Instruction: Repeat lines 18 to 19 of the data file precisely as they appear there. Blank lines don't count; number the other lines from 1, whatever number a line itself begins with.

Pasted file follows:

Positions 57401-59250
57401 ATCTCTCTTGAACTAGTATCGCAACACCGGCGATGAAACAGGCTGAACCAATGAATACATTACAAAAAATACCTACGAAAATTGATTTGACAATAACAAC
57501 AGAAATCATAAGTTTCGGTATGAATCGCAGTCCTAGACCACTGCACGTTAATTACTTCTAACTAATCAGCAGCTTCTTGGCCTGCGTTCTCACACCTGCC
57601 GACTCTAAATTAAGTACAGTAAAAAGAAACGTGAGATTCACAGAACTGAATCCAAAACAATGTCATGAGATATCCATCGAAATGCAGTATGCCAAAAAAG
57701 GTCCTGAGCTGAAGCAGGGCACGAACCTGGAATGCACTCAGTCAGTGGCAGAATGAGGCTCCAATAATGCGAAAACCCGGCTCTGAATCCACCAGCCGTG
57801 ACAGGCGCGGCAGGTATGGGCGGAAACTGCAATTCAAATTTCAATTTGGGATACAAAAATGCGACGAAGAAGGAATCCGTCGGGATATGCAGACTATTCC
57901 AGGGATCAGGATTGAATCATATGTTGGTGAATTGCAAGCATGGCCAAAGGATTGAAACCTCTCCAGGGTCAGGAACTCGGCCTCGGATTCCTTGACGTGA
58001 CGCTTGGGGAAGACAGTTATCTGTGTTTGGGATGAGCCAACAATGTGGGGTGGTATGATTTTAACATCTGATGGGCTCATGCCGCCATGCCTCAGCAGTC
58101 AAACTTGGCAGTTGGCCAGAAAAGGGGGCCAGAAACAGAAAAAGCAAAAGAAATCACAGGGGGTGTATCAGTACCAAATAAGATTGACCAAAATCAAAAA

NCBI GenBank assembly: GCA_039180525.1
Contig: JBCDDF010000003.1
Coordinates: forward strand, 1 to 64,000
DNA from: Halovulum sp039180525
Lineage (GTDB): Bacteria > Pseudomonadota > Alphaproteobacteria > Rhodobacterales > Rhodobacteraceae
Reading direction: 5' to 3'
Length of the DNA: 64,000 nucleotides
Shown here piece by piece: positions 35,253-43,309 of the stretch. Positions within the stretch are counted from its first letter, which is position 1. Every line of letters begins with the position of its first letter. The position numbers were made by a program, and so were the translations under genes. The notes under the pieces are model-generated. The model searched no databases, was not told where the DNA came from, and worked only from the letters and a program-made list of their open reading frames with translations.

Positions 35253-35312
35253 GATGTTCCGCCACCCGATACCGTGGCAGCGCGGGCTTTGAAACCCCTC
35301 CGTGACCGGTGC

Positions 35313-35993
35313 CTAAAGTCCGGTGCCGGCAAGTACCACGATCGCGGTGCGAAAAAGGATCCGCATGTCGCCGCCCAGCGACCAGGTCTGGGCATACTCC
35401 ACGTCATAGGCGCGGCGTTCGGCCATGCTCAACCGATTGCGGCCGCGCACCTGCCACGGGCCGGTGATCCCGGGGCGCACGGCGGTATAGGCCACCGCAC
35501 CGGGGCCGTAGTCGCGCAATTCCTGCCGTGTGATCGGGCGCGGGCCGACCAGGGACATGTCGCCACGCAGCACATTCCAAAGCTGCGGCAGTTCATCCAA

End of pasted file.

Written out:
Positions 35253-35312
35253 GATGTTCCGCCACCCGATACCGTGGCAGCGCGGGCTTTGAAACCCCTC